Interview with an estate agent in northern France


- Credit: Archant

Edward Lazarus of Domus Abroad shares his view of the property market across the northern half of France

What part of France do you cover?

Domus Abroad works with a network of agents covering most of France, but the traditional ‘heartland’ has been any region within around half a day’s drive of the Channel ports. If you can imagine a large letter ‘C’ drawn on France, most of our properties would be close to the top half of the letter.

What kind of budget does your typical British client have?

Good question, and it’s one of the first ones we ask any prospective client who contacts us! A client looking to eventually retire to France would probably spend up to €200,000, whereas a client looking for a lifestyle change, perhaps with a young family, might spend €250,000-€400,000. We are also seeing clients returning in the €500,000-plus category.

What kind of properties are currently proving popular with your British buyers?

Most have broadly similar requirements. The property should be traditional stone-built, have easily maintainable land of around an acre, have a barn or garage for conversion, be at the edge of or close to a village with commerce, be rural but not isolated, and be private and away from busy roads or electric pylons. Most clients are happy to do some decorating or updating of kitchens or bathrooms, but not to take on a complete renovation project.

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How is the French property market looking to you at the moment?

A number of our properties were bought five to seven years ago at the top of the market, and clients are now hoping to get all their investment back plus a profit after renovating. In our opinion this is very optimistic and we work closely with all our vendors to try to price correctly. Prices in Paris, for example, have climbed over 30% in the last five years, whereas in the same period we have seen prices in Upper and Lower Normandy fall at least 10%-15%.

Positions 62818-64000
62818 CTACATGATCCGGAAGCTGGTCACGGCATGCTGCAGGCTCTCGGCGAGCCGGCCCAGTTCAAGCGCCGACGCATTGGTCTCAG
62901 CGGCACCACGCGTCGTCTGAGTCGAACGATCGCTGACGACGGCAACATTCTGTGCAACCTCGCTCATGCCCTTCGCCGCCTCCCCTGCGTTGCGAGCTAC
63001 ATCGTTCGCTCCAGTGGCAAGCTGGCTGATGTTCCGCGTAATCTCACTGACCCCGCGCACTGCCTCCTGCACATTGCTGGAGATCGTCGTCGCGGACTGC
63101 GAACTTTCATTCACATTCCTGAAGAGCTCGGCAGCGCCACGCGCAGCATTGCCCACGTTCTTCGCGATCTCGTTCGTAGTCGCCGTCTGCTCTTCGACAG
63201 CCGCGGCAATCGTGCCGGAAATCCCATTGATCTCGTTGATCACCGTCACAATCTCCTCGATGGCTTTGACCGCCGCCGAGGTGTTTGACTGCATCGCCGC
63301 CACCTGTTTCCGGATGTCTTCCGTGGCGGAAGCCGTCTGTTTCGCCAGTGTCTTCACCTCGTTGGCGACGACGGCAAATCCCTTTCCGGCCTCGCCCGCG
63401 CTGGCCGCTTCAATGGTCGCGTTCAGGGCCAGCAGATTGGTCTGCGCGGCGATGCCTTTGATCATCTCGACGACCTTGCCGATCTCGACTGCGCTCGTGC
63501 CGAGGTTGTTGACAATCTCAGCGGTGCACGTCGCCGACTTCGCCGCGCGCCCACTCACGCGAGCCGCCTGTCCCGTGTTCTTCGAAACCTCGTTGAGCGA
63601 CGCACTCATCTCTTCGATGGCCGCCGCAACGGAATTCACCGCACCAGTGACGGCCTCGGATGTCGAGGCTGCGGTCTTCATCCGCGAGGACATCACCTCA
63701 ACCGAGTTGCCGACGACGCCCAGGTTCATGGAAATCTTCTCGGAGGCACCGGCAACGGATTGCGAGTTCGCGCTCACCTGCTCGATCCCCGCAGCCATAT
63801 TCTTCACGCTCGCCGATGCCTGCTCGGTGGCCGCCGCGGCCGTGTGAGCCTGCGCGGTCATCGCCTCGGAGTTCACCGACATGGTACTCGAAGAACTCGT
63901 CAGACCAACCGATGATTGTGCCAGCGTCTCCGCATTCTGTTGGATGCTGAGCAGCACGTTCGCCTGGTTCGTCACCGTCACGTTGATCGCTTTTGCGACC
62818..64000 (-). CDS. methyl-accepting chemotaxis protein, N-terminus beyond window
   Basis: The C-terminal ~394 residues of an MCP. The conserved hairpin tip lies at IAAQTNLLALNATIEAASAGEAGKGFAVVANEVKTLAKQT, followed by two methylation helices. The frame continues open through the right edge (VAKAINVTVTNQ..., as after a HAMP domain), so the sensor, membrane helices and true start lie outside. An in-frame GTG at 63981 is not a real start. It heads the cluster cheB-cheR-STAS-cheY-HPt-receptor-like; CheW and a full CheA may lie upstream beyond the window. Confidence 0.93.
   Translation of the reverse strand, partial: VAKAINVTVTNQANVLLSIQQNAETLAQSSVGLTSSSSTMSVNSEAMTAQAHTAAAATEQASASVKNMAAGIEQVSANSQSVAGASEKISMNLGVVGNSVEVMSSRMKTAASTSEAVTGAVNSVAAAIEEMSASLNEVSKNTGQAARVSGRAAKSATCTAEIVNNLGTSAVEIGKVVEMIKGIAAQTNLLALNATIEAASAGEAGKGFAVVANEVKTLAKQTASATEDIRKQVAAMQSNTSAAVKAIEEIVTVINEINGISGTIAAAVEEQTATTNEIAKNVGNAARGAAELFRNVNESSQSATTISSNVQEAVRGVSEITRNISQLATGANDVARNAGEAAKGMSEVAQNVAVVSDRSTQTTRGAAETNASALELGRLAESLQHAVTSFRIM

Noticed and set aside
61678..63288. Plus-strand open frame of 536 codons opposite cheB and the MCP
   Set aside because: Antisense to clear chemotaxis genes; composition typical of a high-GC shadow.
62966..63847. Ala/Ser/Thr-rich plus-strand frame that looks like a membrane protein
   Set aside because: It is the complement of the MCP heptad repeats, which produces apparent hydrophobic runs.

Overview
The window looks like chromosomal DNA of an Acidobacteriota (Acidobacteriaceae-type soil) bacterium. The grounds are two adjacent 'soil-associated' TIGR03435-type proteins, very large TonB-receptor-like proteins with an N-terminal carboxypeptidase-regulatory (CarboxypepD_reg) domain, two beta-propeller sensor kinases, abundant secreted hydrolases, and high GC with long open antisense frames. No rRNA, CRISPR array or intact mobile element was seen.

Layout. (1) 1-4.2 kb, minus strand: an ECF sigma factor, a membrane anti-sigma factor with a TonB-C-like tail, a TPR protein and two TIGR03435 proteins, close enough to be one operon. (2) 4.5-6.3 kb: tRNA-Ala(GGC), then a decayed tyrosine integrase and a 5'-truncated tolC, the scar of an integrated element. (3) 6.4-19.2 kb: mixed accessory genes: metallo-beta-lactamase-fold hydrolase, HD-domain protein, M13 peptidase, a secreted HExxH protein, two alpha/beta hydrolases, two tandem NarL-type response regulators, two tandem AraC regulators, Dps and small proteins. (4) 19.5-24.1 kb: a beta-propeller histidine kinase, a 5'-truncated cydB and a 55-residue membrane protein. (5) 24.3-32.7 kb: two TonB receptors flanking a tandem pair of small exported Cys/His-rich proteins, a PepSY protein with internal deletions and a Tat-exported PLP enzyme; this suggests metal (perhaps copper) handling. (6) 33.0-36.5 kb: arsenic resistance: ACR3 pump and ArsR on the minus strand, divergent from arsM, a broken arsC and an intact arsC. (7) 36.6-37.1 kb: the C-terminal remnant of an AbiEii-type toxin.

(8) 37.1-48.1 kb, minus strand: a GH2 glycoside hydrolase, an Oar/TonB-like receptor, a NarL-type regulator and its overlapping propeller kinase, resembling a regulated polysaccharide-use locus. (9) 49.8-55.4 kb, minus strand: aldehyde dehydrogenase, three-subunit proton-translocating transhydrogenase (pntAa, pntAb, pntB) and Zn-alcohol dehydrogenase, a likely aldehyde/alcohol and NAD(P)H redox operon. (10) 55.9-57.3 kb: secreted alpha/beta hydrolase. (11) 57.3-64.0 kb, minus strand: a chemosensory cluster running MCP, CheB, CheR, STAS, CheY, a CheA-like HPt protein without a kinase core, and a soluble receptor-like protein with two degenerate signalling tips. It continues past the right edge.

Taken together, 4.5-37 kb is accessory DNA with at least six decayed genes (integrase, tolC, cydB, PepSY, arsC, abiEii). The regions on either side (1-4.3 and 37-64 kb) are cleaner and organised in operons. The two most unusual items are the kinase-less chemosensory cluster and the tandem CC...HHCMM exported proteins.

What are your predictions for the market over the next six months?

After a volatile few years, I am pleased to say that things are settling back into the sort of pattern we have been used to over the last 25 years. Broadly speaking, prices in northern France follow those of London and the south-east, with a six to nine month delay, so I expect prices to start rising again in the first quarter of 2015. There has never been a better time to buy!

What are the cheapest and most expensive properties on your books? At the lower end of the market we have a spacious three-bedroom house in Lower Normandy, recently renovated and on the edge of a village, well priced at €79,500. For €2,900,000, we have a magnificent clifftop villa in Deauville with amazing sea views and direct beach access.

What is your dream property pick?

What a hard question! I think my current favourite is an 18th-century stone manoir in Lower Normandy with a detached colombage pressoir and studio cottage, set in 4,500m2 of parkland and priced at just €425,000. In total it boasts 425m2 habitable space – including 11 bedrooms – and there is plenty of space to put in a swimming pool too.

Do you have a favourite French region or department, and why?

Calvados in Lower Normandy. It offers great access routes to the UK by sea, road, rail and air. There are great centres of culture such as Bayeux and the Normandy beaches as well as important towns such as Caen, Deauville and Falaise. Property varies from stone-built farmhouses, to seaside villas, to magnificent manoirs.

What would be your top piece of advice for a French property buyer?

Select your region and department before selecting your property! Some clients underestimate the size of France and end up travelling vast distances and viewing too many properties. Inevitably, they get tired and confused without really moving forward in their search. In our opinion it is best to visit a few areas on separate trips, to get a feel for the countryside and towns before viewing properties.